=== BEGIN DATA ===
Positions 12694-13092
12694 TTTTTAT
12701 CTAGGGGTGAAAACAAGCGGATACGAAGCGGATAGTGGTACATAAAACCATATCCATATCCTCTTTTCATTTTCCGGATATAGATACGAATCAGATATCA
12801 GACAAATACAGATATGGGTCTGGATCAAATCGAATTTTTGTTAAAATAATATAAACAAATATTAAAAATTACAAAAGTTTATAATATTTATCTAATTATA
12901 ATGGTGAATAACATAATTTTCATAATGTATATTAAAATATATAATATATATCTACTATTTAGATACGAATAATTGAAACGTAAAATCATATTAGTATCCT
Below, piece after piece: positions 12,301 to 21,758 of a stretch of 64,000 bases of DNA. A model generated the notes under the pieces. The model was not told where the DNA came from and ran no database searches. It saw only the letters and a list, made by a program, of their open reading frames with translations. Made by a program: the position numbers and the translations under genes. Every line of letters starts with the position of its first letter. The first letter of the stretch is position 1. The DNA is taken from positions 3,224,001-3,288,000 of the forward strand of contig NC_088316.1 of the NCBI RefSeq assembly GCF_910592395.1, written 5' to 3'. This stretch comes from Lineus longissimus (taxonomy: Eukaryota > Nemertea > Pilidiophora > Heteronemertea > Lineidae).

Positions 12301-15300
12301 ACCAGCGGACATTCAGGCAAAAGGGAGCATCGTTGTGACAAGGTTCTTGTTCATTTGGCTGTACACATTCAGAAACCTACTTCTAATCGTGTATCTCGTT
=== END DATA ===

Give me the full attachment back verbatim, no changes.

Positions 12694-13092
12694 TTTTTAT
12701 CTAGGGGTGAAAACAAGCGGATACGAAGCGGATAGTGGTACATAAAACCATATCCATATCCTCTTTTCATTTTCCGGATATAGATACGAATCAGATATCA
12801 GACAAATACAGATATGGGTCTGGATCAAATCGAATTTTTGTTAAAATAATATAAACAAATATTAAAAATTACAAAAGTTTATAATATTTATCTAATTATA
12901 ATGGTGAATAACATAATTTTCATAATGTATATTAAAATATATAATATATATCTACTATTTAGATACGAATAATTGAAACGTAAAATCATATTAGTATCCT
Below, piece after piece: positions 12,301 to 21,758 of a stretch of 64,000 bases of DNA. A model generated the notes under the pieces. The model was not told where the DNA came from and ran no database searches. It saw only the letters and a list, made by a program, of their open reading frames with translations. Made by a program: the position numbers and the translations under genes. Every line of letters starts with the position of its first letter. The first letter of the stretch is position 1. The DNA is taken from positions 3,224,001-3,288,000 of the forward strand of contig NC_088316.1 of the NCBI RefSeq assembly GCF_910592395.1, written 5' to 3'. This stretch comes from Lineus longissimus (taxonomy: Eukaryota > Nemertea > Pilidiophora > Heteronemertea > Lineidae).

Positions 12301-15300
12301 ACCAGCGGACATTCAGGCAAAAGGGAGCATCGTTGTGACAAGGTTCTTGTTCATTTGGCTGTACACATTCAGAAACCTACTTCTAATCGTGTATCTCGTT